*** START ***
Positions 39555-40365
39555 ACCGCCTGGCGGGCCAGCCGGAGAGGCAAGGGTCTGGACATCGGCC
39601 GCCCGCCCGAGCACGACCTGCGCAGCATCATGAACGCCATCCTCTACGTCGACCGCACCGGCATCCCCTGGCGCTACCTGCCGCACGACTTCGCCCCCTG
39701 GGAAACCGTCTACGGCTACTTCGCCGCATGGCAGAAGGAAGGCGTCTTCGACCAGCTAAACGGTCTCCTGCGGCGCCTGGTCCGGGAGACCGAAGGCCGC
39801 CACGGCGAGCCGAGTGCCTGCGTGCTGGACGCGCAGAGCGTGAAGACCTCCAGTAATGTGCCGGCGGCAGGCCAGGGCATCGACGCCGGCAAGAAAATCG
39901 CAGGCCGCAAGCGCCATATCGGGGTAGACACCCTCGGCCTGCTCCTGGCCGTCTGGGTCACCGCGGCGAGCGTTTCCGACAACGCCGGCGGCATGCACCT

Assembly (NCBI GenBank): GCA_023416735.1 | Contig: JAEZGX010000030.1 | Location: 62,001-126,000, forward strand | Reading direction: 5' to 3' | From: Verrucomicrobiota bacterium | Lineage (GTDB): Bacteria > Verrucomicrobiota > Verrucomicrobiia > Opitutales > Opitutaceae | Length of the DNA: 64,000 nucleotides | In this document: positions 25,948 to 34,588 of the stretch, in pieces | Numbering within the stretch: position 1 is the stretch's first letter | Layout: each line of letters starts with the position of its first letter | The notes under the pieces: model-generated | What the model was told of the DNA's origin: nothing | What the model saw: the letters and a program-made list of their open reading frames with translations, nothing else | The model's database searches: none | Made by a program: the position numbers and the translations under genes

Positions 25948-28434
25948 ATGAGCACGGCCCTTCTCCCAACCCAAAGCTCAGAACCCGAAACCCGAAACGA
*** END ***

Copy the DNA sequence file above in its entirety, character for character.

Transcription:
Positions 39555-40365
39555 ACCGCCTGGCGGGCCAGCCGGAGAGGCAAGGGTCTGGACATCGGCC
39601 GCCCGCCCGAGCACGACCTGCGCAGCATCATGAACGCCATCCTCTACGTCGACCGCACCGGCATCCCCTGGCGCTACCTGCCGCACGACTTCGCCCCCTG
39701 GGAAACCGTCTACGGCTACTTCGCCGCATGGCAGAAGGAAGGCGTCTTCGACCAGCTAAACGGTCTCCTGCGGCGCCTGGTCCGGGAGACCGAAGGCCGC
39801 CACGGCGAGCCGAGTGCCTGCGTGCTGGACGCGCAGAGCGTGAAGACCTCCAGTAATGTGCCGGCGGCAGGCCAGGGCATCGACGCCGGCAAGAAAATCG
39901 CAGGCCGCAAGCGCCATATCGGGGTAGACACCCTCGGCCTGCTCCTGGCCGTCTGGGTCACCGCGGCGAGCGTTTCCGACAACGCCGGCGGCATGCACCT

Assembly (NCBI GenBank): GCA_023416735.1 | Contig: JAEZGX010000030.1 | Location: 62,001-126,000, forward strand | Reading direction: 5' to 3' | From: Verrucomicrobiota bacterium | Lineage (GTDB): Bacteria > Verrucomicrobiota > Verrucomicrobiia > Opitutales > Opitutaceae | Length of the DNA: 64,000 nucleotides | In this document: positions 25,948 to 34,588 of the stretch, in pieces | Numbering within the stretch: position 1 is the stretch's first letter | Layout: each line of letters starts with the position of its first letter | The notes under the pieces: model-generated | What the model was told of the DNA's origin: nothing | What the model saw: the letters and a program-made list of their open reading frames with translations, nothing else | The model's database searches: none | Made by a program: the position numbers and the translations under genes

Positions 25948-28434
25948 ATGAGCACGGCCCTTCTCCCAACCCAAAGCTCAGAACCCGAAACCCGAAACGA